An empty, abandoned, trash-strewn lot in New York City blossoms into a community garden, thanks to the efforts of several neighbors. Among them is a young girl named Marisol, who joins her neighbors in cleaning the lot on a spring morning and in the planting and cultivating of their favorite flowers and foods.
One neighbor, Mrs. Willie Mae Washington, decides to plant black-eyed peas, greens, and sweet potatoes as found in her native Alabama. Mr. Singh plants valore, “such a beautiful vine of lavender and red” from Bangladesh. Another plants tomatillos for his homemade salsa. Marisol finds a seed, which blooms into a tall sunflower (“Reminds me of when I was a girl in Kansas!” another neighbor exclaims.) The Garden of Happiness provides exactly that to this multi-cultural corner of New York City. Meanwhile, some teenagers are beautifying an empty wall with a colorful mural.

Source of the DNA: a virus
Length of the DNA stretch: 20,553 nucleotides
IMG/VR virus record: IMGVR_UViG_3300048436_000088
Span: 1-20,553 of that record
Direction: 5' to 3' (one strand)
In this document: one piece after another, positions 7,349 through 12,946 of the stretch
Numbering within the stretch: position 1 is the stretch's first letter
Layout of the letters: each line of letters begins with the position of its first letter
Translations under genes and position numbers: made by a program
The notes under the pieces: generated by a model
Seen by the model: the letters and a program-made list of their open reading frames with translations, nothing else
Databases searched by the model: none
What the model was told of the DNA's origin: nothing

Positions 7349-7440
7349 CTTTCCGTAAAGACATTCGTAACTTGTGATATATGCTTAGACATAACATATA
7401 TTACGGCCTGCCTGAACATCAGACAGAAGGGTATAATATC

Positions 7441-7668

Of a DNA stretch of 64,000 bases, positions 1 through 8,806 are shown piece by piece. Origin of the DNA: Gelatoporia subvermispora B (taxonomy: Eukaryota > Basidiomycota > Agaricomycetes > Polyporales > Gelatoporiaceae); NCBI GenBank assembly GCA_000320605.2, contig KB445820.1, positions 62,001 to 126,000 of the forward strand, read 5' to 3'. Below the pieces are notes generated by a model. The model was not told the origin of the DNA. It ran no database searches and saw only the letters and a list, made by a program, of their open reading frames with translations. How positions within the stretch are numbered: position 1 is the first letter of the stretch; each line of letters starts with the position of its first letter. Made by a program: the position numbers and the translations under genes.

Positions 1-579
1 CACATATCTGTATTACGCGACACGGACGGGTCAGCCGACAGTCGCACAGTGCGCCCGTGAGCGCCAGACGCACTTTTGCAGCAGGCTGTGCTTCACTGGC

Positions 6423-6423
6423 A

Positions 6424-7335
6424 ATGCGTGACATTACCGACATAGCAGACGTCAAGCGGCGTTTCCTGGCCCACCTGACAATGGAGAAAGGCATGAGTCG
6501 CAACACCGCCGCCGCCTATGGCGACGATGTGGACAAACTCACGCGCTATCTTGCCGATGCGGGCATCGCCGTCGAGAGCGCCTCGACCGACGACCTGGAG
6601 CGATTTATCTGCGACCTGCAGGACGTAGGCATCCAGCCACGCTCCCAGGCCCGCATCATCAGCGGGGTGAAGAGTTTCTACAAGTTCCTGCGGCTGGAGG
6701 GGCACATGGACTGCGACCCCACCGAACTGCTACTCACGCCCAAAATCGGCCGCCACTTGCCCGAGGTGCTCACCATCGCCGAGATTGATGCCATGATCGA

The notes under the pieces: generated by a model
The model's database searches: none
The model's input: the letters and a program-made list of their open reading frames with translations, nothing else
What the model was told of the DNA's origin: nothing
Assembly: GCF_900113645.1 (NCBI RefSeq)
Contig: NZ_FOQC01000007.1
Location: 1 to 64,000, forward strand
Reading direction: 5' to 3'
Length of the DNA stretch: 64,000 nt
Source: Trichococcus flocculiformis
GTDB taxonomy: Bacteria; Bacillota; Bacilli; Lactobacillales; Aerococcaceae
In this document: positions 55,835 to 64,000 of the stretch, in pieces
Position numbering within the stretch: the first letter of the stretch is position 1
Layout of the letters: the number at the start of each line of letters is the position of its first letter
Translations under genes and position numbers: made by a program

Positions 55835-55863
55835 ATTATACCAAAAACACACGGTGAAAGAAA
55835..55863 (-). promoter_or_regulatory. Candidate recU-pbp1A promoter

This is a great picture book on so many levels and one that could prompt several discussions. I think that it would be wonderful for kids who are involved with growing a garden, as so many people are this summer. The Garden of Happiness also introduces kids to different ethnic backgrounds and foods they may not have heard of or tried. It reinforces the idea of community spirit, working together, and helping one another out. It also demonstrates the seasons inherent to a garden – that which grows and blooms will die. But there are ways that the beauty of The Garden of Happiness can live on – in other parts of the community and more importantly, in the beauty of people living in harmony.
Thanks for sharing this post!